The Brene interview started my thought process about the topic but then it was the most recent case of Bullycide locally. Like so many cases in recent years it was the internet harassment that pushed the girl over the edge. I do not know the details of this specific case well enough to say if the bullies did their bullying online anonymously or not but either way it is the same idea of hiding behind your computer screen and not truly owning your words and actions. I can say with certainty that in the research I did last year about the bullying epidemic that plenty of “kids” (I use this term  VERY loosely because in some cases we are talking 20 somethings and in one case it was a parent) do hide their identity online when abusing their victim.

What brought this topic home for me and ultimately led to this post is my realization that this really is a big issue. I am talking strictly about using anonymity as a way to be negative or abusive and not take ownership for your actions. I understand, for example, that some bloggers rely on being anonymous because they are talking about the work they do and being honest about aspects of their job that maybe their employer would not appreciate. I do think that is slightly different. Yeah, a piece of me still feels like they are not owning it but I completely understand why. However, for some people online, and offline for that matter, this ability to be invisible is like the highest form of passive aggressiveness.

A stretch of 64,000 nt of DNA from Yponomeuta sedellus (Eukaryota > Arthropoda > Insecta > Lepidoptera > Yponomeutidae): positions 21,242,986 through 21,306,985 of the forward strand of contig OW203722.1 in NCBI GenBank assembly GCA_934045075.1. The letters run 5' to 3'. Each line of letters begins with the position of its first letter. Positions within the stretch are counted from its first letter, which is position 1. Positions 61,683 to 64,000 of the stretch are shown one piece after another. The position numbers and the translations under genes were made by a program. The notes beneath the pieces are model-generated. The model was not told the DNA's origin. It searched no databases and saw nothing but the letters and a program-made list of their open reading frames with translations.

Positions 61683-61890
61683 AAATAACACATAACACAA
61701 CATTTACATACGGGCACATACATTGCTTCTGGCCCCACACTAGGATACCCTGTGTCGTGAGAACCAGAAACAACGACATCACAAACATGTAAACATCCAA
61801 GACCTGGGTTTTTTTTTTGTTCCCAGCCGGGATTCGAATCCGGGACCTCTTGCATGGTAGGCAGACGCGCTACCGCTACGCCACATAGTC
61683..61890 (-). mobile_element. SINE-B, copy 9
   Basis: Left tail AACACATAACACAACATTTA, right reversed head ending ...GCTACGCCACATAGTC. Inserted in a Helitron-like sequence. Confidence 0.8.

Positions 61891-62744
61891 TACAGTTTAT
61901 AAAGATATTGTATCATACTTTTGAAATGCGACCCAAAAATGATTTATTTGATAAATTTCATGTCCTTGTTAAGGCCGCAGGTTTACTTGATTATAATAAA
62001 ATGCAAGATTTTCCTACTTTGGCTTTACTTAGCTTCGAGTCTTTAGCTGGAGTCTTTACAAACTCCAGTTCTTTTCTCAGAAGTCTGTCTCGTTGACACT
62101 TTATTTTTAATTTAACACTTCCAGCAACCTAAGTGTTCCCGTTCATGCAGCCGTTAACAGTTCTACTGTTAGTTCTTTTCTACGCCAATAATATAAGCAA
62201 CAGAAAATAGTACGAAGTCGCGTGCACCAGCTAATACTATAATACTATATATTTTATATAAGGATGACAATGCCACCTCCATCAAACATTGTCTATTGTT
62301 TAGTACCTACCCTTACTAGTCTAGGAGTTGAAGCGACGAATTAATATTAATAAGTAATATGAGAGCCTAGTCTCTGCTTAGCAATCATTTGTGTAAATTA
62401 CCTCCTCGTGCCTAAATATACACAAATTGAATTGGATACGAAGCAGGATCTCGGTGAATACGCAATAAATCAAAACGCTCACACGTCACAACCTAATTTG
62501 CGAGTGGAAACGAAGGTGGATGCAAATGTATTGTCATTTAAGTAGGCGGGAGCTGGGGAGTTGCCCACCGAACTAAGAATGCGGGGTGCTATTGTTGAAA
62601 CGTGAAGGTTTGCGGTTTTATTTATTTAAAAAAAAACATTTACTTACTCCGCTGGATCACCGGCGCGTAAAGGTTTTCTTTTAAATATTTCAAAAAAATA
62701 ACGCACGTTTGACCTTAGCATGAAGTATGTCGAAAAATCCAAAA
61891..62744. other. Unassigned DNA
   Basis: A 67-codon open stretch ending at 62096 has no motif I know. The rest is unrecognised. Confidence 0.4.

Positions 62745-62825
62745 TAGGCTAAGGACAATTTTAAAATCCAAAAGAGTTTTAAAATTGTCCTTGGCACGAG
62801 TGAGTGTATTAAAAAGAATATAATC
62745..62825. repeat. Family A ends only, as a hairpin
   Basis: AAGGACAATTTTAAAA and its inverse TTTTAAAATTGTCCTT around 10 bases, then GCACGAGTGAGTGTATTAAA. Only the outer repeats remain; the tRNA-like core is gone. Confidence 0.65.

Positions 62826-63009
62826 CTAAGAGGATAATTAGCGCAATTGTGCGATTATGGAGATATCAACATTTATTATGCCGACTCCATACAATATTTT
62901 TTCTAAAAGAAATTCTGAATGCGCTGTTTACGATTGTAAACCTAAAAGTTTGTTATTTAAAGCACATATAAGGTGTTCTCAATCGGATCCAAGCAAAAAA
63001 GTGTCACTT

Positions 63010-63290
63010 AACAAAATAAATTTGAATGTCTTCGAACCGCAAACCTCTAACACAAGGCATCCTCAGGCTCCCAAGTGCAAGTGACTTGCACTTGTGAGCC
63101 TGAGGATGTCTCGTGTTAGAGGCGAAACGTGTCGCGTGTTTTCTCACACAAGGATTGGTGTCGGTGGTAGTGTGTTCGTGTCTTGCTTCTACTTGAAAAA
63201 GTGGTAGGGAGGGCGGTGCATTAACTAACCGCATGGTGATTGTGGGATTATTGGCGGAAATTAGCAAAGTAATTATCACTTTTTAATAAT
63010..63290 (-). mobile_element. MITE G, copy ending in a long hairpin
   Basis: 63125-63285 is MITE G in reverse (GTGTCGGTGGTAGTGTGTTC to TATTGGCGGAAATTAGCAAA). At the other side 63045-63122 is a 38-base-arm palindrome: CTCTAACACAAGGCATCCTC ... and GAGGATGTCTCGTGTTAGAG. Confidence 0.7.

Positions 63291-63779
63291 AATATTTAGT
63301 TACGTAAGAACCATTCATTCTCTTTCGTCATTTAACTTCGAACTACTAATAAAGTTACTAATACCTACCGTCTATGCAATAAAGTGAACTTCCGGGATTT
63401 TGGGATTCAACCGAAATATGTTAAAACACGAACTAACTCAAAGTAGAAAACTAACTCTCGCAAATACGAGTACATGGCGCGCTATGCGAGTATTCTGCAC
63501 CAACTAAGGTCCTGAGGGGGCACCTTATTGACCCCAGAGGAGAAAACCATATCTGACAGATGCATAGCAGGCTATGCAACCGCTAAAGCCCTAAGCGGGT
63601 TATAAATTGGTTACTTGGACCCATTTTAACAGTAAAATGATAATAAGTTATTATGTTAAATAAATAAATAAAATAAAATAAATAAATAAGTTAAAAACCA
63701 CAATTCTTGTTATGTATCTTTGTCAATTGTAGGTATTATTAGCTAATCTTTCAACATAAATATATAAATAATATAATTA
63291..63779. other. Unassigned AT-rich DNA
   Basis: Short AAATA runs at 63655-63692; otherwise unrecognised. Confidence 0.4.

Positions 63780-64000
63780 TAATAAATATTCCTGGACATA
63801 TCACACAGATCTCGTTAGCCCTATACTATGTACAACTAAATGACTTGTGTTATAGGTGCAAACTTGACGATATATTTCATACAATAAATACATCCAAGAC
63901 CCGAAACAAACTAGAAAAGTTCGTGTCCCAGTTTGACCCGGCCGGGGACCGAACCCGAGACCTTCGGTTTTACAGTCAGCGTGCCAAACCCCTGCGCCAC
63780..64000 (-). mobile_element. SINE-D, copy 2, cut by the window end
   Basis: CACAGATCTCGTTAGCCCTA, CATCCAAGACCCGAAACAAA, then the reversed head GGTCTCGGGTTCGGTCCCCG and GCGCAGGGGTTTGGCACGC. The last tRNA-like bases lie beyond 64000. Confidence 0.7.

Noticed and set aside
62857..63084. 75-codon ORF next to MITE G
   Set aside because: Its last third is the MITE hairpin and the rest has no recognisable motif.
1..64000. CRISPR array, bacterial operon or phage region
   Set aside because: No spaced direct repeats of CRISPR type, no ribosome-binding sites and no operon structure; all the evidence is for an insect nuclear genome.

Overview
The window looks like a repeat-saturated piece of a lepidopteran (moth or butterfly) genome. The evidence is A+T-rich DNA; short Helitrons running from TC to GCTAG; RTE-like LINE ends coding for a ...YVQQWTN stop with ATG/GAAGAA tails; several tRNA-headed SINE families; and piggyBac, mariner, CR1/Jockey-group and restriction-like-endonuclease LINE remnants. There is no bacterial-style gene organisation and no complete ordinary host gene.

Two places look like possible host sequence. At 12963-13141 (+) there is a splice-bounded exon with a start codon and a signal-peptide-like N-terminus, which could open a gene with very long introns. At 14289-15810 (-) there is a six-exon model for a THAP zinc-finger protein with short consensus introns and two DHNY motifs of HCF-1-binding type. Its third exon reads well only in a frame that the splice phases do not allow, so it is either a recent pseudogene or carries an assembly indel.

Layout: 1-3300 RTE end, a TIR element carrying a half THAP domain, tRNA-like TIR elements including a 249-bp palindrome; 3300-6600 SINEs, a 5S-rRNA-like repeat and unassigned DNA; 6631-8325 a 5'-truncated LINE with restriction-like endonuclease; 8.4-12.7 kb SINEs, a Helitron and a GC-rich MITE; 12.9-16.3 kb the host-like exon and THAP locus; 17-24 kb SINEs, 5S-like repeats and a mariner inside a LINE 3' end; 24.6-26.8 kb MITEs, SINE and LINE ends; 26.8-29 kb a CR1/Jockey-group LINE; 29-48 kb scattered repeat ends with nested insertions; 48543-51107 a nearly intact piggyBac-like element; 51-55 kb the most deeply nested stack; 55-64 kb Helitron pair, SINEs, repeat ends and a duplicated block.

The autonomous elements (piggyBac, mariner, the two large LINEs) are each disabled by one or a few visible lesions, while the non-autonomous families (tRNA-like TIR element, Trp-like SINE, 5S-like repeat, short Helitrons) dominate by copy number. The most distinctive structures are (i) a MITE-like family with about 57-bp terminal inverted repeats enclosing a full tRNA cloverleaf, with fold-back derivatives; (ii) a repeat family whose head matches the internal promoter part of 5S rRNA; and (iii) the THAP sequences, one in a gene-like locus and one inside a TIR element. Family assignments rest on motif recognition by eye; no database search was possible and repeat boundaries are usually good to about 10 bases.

Look at the woman in Canada that sent the anonymous hate note to the family of an autistic child, in my opinion she is an absolute coward. Own it lady.

How about the Catfish of the world? It may not be the exact same issue but I still say you need to own it sirs and madams.

Or the multitude of critics just spewing general negativity all over the place. Oh you think JcPenneys shouldn’t be working with Ellen DeGeneres because she is gay? That’s fine. By the way, I didn’t catch your name.. That’s what I thought.

It really is everywhere and it is a cancer. Unfortunately as opinionated as I might be on the topic I don’t have ideas on a solution.. Well except for maybe the obvious, people owning their words and actions.


2 thoughts on “hiding behind the veil

  1. Sometimes it’s not always about having an answer just expressing your thoughts most people can relate I think the truth comes to people wanting to focus on the imperfections of others because it helps them forget about their own. Of course anonymity only helps them ignore the most painful form of imperfection which is being judgemental. Thanks for sharing my name is Samuel Ardeneaux and I LOVE YOU!